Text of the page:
Flopping for funds: Student makes a splash in scholarship competition

This was one test Matt Spreng didn’t want to flop.
And he didn’t. He aced it.


Spreng, a senior majoring in architectural engineering at Missouri S&T, won a $1,000 scholarship and the unofficial title of Belly Flop King after scoring two perfect belly flops during the 15th Annual Belly Flop Splashdown, held in June at Water World in Denver. He was one of 27 college students competing for the scholarship and other prizes. In addition to the scholarship, Spreng also won tickets to every summer country concert in Denver for the rest of the season, courtesy of Water World, Colleges in Colorado and 92.5 KWOF (The Wolf).
Spreng was the only contestant to gain a perfect score of 30 in both the first round, flopping from a height of six feet, and the second round, from a height of 12 ½ feet.

Around the Puck

Generous partners complete ACML fundraising

Thanks to an investment from the University of Missouri System, major gifts from industry partners and alumni support, S&T will break ground on the Advanced Construction and Materials Laboratory (ACML) on Oct. 12, during Homecoming weekend.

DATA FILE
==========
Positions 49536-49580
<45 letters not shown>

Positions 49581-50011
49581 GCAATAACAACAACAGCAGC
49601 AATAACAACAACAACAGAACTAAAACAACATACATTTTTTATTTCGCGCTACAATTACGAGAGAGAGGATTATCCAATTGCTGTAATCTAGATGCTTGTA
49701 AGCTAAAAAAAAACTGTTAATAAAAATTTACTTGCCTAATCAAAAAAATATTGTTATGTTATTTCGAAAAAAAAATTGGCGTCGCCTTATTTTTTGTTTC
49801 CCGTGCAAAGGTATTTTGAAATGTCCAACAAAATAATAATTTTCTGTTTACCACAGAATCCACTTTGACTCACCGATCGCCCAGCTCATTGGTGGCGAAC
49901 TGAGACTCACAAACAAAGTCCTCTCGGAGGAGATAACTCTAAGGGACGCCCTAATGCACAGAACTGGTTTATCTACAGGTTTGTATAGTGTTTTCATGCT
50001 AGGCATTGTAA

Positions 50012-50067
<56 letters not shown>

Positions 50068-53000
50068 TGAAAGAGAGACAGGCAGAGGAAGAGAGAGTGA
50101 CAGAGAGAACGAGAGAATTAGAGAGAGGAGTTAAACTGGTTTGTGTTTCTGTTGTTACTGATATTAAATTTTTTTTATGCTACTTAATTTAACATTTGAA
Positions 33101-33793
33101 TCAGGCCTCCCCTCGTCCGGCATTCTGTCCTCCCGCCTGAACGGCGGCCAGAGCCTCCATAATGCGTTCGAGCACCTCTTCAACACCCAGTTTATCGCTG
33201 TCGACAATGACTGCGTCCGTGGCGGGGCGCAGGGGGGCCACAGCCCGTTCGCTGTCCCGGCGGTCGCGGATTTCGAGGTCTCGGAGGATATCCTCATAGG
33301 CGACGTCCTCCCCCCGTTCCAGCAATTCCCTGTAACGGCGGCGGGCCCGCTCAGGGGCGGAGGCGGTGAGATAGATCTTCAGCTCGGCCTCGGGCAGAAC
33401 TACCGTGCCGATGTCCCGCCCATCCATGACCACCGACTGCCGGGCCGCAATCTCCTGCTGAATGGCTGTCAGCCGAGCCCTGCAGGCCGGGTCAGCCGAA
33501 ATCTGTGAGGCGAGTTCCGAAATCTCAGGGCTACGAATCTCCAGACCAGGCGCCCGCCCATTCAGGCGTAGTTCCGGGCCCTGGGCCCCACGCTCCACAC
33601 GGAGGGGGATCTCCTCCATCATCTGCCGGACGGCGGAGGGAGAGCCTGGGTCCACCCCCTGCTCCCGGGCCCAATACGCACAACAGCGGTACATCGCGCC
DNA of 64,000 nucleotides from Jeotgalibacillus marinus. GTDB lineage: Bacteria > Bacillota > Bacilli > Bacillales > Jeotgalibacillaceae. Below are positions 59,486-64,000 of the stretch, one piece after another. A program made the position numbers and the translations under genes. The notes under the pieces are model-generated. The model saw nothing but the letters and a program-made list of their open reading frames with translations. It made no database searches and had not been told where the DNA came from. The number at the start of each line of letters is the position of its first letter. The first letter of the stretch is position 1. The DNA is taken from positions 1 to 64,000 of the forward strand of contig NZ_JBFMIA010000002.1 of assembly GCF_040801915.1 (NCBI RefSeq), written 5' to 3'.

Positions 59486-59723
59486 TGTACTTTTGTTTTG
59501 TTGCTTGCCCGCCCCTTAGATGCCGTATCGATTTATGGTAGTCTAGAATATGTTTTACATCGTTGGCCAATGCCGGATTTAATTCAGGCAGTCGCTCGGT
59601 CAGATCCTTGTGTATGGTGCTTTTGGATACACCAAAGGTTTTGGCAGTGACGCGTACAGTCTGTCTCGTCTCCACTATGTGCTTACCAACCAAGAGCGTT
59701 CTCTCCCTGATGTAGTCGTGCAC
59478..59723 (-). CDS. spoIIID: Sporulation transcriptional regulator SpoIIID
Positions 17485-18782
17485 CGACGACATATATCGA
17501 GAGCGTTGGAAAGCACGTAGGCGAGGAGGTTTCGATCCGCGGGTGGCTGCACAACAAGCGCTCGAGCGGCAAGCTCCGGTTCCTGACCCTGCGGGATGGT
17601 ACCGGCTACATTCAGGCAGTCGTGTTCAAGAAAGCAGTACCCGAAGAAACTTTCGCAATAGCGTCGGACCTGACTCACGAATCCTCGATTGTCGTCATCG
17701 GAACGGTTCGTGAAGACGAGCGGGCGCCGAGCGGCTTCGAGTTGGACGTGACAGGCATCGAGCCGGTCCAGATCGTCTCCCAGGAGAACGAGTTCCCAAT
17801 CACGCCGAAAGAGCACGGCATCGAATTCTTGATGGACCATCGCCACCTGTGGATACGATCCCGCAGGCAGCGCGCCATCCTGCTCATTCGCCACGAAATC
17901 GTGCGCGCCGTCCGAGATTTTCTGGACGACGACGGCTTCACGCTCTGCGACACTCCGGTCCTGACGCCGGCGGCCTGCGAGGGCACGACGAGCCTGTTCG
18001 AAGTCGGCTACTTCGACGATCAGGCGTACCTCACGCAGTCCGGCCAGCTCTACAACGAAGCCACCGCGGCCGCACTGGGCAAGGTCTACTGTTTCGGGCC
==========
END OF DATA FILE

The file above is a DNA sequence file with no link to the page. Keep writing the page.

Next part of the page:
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Alumni help with sesquicentennial planning

Seven alumni, including three Miner Alumni Association board members, have been named to Missouri S&T’s sesquicentennial advisory committee. The group is made up of graduates, students, faculty, staff and community members who are involved in planning the university’s upcoming 150th anniversary celebration.

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Using big data to reduce childbirth risks

According to the Centers for Disease Control and Prevention, complications during pregnancy or childbirth affect more than 50,000 women annually, and about 700 of them die every year. Steve Corns, associate professor of engineering management and systems engineering, is working with researchers from Phelps County Regional Medical Center through the Ozarks Biomedical Initiative to reduce […]

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Bogan solves Benton mural mystery

Missouri State Capitol muralist Thomas Hart Benton wrote in his memoir about being called into then-Gov. Guy Park’s office and told that a prominent St. Louis politician objected to Benton’s portrayal of black people, especially depictions of slavery.

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Breaking bias

According to Jessica Cundiff, assistant professor of psychological science at S&T, women who consider careers in the physical sciences, technology, engineering and math (STEM) fields are deterred by stereotypes that impose barriers on the recruitment, retention and advancement of women in STEM.

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